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US Exempts 11 Nations From Iran Sanctions

3/21/2012 2:03 AM ET

The United States on Tuesday exempted eleven nations, including japan and ten European Union member-states, from its new tough sanctions on Iran as they have significantly reduced purchases of Iranian crude oil.

The move gives the banks of the eleven nations named in the exemption list a six-month reprieve from being hit by penalties under the new U.S. sanctions aimed at forcing Iran to drop its disputed nuclear program.

Notably, the list did not include China and India as well as staunch American allies South Korea and Turkey. While China and India are the top two Iranian crude importers, South Korea and Turkey are among the top-ten consumers of Iranian oil.

The nations exempted from the list risk being cut off from the U.S. financial system unless they start reducing their consumption of Iranian oil significantly by June 28, when the new U.S. sanctions are to take effect.

Japanese Finance Minister Jun Azumi welcomed the exemption of his country from the new U.S. sanctions on Iranian oil and said Tokyo planned to reduce its imports of Iranian oil at a set rate in the future. It is estimated that Japan reduced its purchase of Iranian oil by 15 to 22 percent in the second half of last year.

Although all of the 27 EU members-states banned new Iranian oil imports from January 23 and agreed to phase out their existing purchase contracts by July 1, it is reported that the 17 EU members not included in the exemption list had stopped importing Iranian oil last year itself.

The EU member-states included in the list announced by the U.S. State Department on Tuesday were Belgium, Britain, the Czech Republic, France, Germany, Greece, Italy, the Netherlands, Poland and Spain

While announcing the list, Secretary of State Hillary Clinton acknowledged that the "actions taken by these countries were not easy," and added: "We commend these countries for their actions and urge other nations that import oil from Iran to follow their example."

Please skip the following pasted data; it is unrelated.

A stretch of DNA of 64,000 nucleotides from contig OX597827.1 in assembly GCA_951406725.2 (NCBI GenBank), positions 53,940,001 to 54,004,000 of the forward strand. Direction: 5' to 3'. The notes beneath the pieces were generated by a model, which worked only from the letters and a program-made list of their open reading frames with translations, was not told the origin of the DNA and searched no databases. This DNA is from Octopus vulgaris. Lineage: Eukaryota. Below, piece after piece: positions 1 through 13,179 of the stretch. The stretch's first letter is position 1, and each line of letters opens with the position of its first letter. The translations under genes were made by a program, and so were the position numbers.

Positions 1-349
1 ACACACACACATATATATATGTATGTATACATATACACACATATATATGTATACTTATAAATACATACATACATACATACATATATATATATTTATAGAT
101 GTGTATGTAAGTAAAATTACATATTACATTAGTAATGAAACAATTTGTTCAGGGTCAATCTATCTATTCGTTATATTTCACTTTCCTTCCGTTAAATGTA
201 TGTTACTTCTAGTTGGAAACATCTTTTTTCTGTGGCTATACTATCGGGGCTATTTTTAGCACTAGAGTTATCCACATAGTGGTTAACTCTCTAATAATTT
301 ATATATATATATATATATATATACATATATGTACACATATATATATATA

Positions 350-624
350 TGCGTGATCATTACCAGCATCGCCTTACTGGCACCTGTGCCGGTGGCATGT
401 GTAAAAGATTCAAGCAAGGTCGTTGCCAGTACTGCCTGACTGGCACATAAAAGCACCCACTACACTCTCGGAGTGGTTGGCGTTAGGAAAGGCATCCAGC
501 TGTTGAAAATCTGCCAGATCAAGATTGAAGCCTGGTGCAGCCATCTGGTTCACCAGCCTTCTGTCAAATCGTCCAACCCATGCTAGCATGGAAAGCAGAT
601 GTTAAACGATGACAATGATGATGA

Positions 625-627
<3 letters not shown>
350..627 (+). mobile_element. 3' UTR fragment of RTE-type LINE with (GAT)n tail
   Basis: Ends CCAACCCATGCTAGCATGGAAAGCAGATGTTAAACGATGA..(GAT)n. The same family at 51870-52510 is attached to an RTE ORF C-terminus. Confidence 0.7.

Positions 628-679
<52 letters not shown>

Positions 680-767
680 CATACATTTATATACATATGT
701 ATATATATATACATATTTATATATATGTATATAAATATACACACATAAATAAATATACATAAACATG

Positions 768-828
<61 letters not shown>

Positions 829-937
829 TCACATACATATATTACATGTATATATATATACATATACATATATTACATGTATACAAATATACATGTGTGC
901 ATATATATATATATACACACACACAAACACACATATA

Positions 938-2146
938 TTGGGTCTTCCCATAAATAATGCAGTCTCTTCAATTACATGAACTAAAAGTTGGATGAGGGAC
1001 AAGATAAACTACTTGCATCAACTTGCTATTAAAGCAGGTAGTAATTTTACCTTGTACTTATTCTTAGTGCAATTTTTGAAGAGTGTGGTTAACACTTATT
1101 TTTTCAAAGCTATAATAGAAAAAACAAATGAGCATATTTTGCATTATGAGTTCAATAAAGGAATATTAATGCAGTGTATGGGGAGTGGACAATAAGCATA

The U.S. has imposed a series of sanctions on Iran, including those signed into law by President Barack Obama in December with the intention of crippling the Islamic Republic's oil revenue that financed the country's disputed nuclear program.

The measures authorized the U.S. administration in December to bar foreign financial institutions that engage in financial transactions with Iran's central bank and oil sector, making it difficult for Tehran to sell its crude oil in the international market. The Obama administration has six months to impose the sanctions, which also carry the option of waiving penalties for national security reasons.

The U.S. had earlier banned its banks from doing business with the Iranian central bank. Moreover, the U.S. Senate had approved new economic sanctions against Tehran in December, targeting companies in joint uranium mining projects and organizations supplying the country with weapons. Also, the U.S. had joined Britain and Canada in November in slapping new sanctions on Iran to ratchet up pressure on the country to roll back its disputed nuclear program.

The West hopes that the new sanctions will force Iran to rejoin the stalled negotiations with the six world powers over its disputed nuclear program. Although Iran maintains its uranium enrichment work is aimed at producing fuel for a medical-purpose reactor, the West suspects Tehran's claims are just a cover-up for producing weapon-grade uranium.

Iran has already survived four sets of sanctions imposed by the U.N. Security Council following refusal to halt its uranium enrichment, including the one imposed in June 2010. Since then, the six world powers have held two rounds of talks with Iran, once in Geneva in December 2010 and again in Istanbul in January 2011. Both negotiations failed to reach any agreements on the issue.

The latest development comes just days after the six world powers accepted an Iranian offer for fresh talks on the Islamic Republic's controversial nuclear program. Iranian nuclear negotiator Saeed Jalili had informed EU Foreign Policy chief Catherine Ashton last month that Iran was prepared to resume the stalled nuclear talks "in a constructive way."

by RTT Staff Writer

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